Joseph should have ended up in obscurity as a slave in Egypt but, thanks to his ability to interpret dreams, he was to win the favor of the Pharaoh and become the chief minister in Egypt and ultimately the saviour of his own people from famine - a famine which Joseph had foretold and helped to prepare for.

The story prepares us for the coming of Jesus, who is clearly the son in the parable which features in today’s Gospel. Jesus, too, was a man of ‘dreams’, with a vision of life which was rejected by many close to him. He, too, was sold into the hands of enemies only, precisely because of that, to become the saviour of his own people. Both Joseph and Jesus are, in the words of Psalm 118, the “stone rejected by the builders that became the cornerstone.”
+++ +++ +++ +++
Psalm 105
Remember the marvels the Lord has done.
When the LORD called down a famine on the land
and ruined the crop that sustained them,
He sent a man before them,
Joseph, sold as a slave.
Remember the marvels the Lord has done.
They had weighed him down with fetters,
and he was bound with chains,
Till his prediction came to pass
and the word of the LORD proved him true.
Remember the marvels the Lord has done.
The king sent and released him,
the ruler of the peoples set him free.
He made him lord of his house
and ruler of all his possessions.
Remember the marvels the Lord has done.
+++ +++ +++ +++

Matthew 21:33-43, 45-46
Jesus said to the chief priests
and the elders of the people:
“Hear another parable.
There was a landowner
who planted a vineyard,
put a hedge around it,
dug a wine press in it, and built a tower.
Then he leased it to tenants
and went on a journey.
When vintage time drew near,
he sent his servants to the tenants
to obtain his produce.
But the tenants seized the servants a
nd one they beat,
another they killed,
and a third they stoned.
Again he sent other servants,
more numerous than the first ones,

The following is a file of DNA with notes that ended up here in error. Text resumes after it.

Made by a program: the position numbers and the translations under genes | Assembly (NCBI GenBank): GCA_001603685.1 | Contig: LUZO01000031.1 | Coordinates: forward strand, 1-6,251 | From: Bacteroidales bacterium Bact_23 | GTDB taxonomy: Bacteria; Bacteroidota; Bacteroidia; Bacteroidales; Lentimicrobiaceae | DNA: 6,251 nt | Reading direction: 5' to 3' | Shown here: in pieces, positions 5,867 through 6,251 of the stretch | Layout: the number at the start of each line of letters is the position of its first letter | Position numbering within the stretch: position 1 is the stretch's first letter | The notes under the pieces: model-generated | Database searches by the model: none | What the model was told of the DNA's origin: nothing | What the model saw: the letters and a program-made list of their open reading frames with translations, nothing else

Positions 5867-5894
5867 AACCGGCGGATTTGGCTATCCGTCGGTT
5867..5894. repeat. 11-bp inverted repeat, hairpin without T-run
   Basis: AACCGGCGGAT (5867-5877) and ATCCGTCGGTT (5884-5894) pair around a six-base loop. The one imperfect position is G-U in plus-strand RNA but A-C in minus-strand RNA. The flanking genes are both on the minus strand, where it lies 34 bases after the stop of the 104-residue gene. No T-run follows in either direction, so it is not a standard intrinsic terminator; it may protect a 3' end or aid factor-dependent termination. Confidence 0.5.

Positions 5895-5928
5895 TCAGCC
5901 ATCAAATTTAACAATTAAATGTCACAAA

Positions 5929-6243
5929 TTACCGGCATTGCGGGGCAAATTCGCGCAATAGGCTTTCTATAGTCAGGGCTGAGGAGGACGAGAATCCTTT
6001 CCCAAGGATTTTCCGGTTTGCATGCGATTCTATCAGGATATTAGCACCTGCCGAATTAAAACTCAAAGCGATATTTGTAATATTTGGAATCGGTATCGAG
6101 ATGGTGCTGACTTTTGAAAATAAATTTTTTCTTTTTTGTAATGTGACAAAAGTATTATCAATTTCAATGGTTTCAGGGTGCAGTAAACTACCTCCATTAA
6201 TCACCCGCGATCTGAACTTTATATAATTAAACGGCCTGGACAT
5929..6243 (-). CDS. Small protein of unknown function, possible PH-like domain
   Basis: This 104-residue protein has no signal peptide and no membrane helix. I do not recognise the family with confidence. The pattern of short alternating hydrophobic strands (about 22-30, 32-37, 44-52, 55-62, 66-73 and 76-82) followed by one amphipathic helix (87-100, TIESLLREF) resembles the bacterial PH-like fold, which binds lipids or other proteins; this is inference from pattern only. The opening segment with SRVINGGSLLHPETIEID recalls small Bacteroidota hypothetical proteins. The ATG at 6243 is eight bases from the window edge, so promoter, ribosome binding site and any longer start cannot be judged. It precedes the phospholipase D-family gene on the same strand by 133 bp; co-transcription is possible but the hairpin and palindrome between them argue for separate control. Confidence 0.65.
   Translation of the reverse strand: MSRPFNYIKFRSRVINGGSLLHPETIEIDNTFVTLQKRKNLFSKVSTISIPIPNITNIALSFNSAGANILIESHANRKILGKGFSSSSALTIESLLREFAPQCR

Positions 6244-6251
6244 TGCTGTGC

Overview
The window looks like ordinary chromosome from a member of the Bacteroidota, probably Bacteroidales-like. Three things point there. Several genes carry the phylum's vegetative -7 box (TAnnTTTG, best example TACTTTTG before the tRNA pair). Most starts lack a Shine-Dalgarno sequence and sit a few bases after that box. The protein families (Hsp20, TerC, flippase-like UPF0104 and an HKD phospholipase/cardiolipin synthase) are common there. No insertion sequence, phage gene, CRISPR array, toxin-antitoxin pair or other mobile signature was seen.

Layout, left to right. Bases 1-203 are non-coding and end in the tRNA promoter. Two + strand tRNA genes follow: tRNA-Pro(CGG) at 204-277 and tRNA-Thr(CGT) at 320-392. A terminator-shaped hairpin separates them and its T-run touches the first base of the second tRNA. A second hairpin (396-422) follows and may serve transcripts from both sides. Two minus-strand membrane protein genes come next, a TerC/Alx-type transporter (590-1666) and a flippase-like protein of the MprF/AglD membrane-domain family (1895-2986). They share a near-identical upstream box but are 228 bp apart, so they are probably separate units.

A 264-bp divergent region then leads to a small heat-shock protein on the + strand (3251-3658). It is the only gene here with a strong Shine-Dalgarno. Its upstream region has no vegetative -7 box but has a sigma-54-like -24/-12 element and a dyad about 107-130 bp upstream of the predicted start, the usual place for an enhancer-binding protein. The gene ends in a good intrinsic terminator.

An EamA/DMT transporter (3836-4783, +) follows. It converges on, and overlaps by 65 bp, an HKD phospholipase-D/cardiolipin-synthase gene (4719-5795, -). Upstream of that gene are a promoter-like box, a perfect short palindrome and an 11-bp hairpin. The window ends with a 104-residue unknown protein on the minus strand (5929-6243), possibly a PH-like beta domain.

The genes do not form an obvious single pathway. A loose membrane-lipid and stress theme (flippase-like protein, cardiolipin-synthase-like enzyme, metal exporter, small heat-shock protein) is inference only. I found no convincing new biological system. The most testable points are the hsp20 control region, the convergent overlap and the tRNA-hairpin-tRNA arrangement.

but they treated them in the same way.
Finally, he sent his son to them,
thinking, ‘They will respect my son.’
But when the tenants saw the son,
they said to one another,
‘This is the heir.
Come, let us kill him
and acquire his inheritance.’
They seized him,
threw him out of the vineyard,
and killed him.
What will the owner of the vineyard
do to those tenants when he comes?”
They answered him,
He will put those wretched men
to a wretched death
and lease his vineyard to other tenants
who will give him the produce at the proper times.”

Jesus said to them,
Did you never read in the Scriptures:
The stone that the builders rejected
has become the cornerstone;
by the Lord has this been done,
and it is wonderful in our eyes?

Therefore, I say to you,
the Kingdom of God
will be taken away from you
and given to a people
that will produce its fruit.”
When the chief priests
and the Pharisees heard his parables,
they knew that he was speaking about them.
And although they were attempting to arrest him,
they feared the crowds,
for they regarded him as a prophet.
We have here a parable spoken to the unbelieving chief priests and elders of the people.

It is the history of the Israelite people told in parable form. In fact, it is more of an allegory than a parable as the persons and incidents described point to real people and real events. Some scholars feel that what we have here is really an early Church document rather than something directly from Jesus. What seems more likely is that a parable spoken by Jesus has been modified in the light of later events.

The owner of the vineyard is clearly God. The vineyard is the house of Israel, where God’s people are to be found. The tenants of the vineyard are the people of God. The servants sent to collect the harvest are abused in various ways - beaten, killed, stoned.